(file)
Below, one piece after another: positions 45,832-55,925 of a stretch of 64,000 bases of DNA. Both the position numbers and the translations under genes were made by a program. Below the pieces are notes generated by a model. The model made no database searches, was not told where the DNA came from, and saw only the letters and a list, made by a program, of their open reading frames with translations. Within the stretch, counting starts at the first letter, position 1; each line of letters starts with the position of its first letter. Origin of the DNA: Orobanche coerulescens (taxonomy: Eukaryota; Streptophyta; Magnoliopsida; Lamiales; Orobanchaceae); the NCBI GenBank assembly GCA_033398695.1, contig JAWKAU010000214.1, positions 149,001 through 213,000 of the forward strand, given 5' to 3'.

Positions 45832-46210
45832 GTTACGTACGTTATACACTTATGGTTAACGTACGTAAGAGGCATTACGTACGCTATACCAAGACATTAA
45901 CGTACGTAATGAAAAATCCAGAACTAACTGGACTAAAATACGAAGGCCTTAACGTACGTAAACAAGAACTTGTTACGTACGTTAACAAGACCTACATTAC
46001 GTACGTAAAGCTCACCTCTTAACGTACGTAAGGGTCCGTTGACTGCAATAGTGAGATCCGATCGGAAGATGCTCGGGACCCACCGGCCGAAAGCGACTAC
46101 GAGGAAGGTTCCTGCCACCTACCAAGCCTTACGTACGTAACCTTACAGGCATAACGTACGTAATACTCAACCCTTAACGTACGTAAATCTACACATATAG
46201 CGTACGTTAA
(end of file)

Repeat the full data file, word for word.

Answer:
Below, one piece after another: positions 45,832-55,925 of a stretch of 64,000 bases of DNA. Both the position numbers and the translations under genes were made by a program. Below the pieces are notes generated by a model. The model made no database searches, was not told where the DNA came from, and saw only the letters and a list, made by a program, of their open reading frames with translations. Within the stretch, counting starts at the first letter, position 1; each line of letters starts with the position of its first letter. Origin of the DNA: Orobanche coerulescens (taxonomy: Eukaryota; Streptophyta; Magnoliopsida; Lamiales; Orobanchaceae); the NCBI GenBank assembly GCA_033398695.1, contig JAWKAU010000214.1, positions 149,001 through 213,000 of the forward strand, given 5' to 3'.

Positions 45832-46210
45832 GTTACGTACGTTATACACTTATGGTTAACGTACGTAAGAGGCATTACGTACGCTATACCAAGACATTAA
45901 CGTACGTAATGAAAAATCCAGAACTAACTGGACTAAAATACGAAGGCCTTAACGTACGTAAACAAGAACTTGTTACGTACGTTAACAAGACCTACATTAC
46001 GTACGTAAAGCTCACCTCTTAACGTACGTAAGGGTCCGTTGACTGCAATAGTGAGATCCGATCGGAAGATGCTCGGGACCCACCGGCCGAAAGCGACTAC
46101 GAGGAAGGTTCCTGCCACCTACCAAGCCTTACGTACGTAACCTTACAGGCATAACGTACGTAATACTCAACCCTTAACGTACGTAAATCTACACATATAG
46201 CGTACGTTAA